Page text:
Then as the water passes over the wall 170, it is received in tank 36, as shown in FIGURE 120, provided with bafiies as shown at 177 and 178 respectively, plus the low baffle 179 near the outlet end of the tank. The bames 178 are intermediate height bafiies and battle 179 extends into the bottom 180. Screens at 181 extend from the bottom of the tank to a point above the water level at 182 which is determined by the end wall 133 of tank 36.

End wall 183 is a part of an extensive rifile construction at 185 (see FIGURE 12a), and when the water leaving tank 36 has passed over rifile 185, it is accumulated in a riffie basin 186. Part of this water is pumped out by pump 190 for culture tank utilization and for that purpose it is passed through the two pipes shown at 191 and 192, respectively. The bulk of the water overflows wall 194 and passes into processed water basin 40, which is at the lowest level in the system if the system is to be maintained as a gravity system and out of this basin a large capacity pump 41 passes the water to the main reservoir which is the highest level.

In referring to a large capacity pump, it may be surprising to note that in the flight cage and aquarium combination described above as having total capacity of 34,000 gallons, it was only necessary to circulate through the large pump approximately 640 gallons per hour in continuous flow.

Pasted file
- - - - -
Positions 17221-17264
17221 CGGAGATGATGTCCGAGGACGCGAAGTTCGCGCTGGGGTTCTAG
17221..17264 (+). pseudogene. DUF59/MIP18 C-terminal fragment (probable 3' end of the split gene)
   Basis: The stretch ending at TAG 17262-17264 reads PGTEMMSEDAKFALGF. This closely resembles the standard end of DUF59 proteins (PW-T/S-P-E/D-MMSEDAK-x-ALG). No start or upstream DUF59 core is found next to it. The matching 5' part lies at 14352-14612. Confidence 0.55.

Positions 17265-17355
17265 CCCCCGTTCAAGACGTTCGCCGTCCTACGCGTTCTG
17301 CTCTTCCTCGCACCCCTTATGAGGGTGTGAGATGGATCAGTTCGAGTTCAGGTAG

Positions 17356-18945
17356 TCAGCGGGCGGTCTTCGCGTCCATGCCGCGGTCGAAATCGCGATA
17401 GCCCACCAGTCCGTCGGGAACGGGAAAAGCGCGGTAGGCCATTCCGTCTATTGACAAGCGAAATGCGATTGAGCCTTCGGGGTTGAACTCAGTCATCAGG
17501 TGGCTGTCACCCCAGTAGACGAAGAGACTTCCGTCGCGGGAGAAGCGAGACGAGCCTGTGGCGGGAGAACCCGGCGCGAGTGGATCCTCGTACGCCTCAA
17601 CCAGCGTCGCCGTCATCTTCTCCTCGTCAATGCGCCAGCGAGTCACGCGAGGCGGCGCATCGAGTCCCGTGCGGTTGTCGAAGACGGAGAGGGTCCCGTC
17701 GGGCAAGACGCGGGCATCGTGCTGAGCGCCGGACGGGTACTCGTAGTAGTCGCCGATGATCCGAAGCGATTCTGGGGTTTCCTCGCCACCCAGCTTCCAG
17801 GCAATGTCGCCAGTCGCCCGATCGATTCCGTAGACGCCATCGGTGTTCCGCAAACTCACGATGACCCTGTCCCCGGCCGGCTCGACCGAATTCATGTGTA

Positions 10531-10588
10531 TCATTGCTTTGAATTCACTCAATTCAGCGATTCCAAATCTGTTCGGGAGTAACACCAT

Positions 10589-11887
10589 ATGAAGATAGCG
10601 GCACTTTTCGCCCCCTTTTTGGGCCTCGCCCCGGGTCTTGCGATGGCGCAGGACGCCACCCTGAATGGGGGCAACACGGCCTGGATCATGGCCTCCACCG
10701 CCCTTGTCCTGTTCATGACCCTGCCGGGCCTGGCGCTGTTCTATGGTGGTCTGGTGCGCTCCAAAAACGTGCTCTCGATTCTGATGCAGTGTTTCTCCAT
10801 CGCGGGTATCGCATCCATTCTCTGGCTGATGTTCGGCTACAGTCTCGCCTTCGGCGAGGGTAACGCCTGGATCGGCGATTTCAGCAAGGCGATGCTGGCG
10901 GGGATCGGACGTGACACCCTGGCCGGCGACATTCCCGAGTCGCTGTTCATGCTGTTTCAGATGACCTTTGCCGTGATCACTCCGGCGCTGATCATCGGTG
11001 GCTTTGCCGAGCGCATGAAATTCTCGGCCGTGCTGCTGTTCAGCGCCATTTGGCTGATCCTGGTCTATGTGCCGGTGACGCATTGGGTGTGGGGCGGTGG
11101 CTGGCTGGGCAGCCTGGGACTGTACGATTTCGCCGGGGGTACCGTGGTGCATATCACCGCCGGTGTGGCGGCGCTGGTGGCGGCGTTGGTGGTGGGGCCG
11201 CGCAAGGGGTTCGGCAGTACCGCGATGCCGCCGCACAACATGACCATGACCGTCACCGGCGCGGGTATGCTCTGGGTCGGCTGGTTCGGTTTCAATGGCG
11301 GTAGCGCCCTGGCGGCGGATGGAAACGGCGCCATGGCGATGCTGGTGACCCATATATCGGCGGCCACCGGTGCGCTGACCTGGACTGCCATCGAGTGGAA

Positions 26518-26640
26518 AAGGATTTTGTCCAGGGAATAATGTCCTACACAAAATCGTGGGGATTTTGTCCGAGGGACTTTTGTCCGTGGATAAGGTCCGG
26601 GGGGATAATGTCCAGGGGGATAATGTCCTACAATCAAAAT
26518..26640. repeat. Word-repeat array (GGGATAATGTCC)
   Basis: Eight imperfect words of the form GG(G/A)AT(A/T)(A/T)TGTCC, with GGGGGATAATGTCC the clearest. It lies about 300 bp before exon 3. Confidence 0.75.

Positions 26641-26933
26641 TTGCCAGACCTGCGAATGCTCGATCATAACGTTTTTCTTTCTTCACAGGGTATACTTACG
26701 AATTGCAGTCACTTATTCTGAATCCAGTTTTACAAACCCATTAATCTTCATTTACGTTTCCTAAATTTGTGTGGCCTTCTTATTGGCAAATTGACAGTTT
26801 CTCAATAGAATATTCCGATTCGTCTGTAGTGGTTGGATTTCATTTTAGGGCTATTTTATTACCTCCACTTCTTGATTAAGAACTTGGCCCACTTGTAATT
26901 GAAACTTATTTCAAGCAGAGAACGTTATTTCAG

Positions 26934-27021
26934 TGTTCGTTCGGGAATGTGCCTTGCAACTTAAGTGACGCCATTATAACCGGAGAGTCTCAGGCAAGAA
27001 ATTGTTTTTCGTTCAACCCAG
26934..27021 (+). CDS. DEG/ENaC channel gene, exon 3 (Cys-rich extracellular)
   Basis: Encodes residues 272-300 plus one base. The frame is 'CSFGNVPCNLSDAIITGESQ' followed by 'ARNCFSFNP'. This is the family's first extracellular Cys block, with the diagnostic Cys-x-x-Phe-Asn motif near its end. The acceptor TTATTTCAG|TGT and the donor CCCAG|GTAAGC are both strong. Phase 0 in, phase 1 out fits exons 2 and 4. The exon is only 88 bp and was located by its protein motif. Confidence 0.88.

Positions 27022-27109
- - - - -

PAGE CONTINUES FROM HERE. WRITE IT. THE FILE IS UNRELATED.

Culture Tanks In any adaptation of my water system for particular end uses of the water, the water as it has been treated to a certain degree of chemical or biologic processing is diverted from the general stream which has been discussed thus far in this description and may be conducted to a particular tank, tray or bed pertaining to the end use desired. In this description, I shall refer to these as culture tanks. For the purposes of this disclosure, they are shown in position, one above the other in the central part of the dia 8 grannnatic arrangement of FIGURE 1 within the dotted line.

In FIGURE 4, disposed at the highest level is culture tank 2% supported above culture tank 210 by struts 201, and 203. Each of the tanks 200 and 210 (and there may be others) may be designed for specific purposes, but in a particular installation where tank 200 was used as a plant culture and growth area, the tank was 3 to 5 inches deep and tank 210 is of the same depth. The total area of the respective tanks is, of course, suited to the particular requirement.

Reference has already been made that pump 190 pumps water from riflie basin 186 through pipes 191 and 192. As shown in FIGURE 4, pipe 191 is arranged to deliver water to tank 200, and pipe 192 delivers water to tank 216. Each of the tanks 200 or 210 is provided with a cross partition or a dam 211 to divide the tank into areas having different depths of water (see FIGURE 7). One wall of each of the tanks 200 or 210 is of lower height so as to provide an overflow outlet for the tank. In FIGURE 4, this wall of each of the tanks is at the right, and tank 200 has a screen curtain 212 down and over which the water may cascade as it is passed to tray 162. As to tank 210, a similar screen 213 likewise passes the overflow water to this same tray 162 for ultimate delivery to tank 34.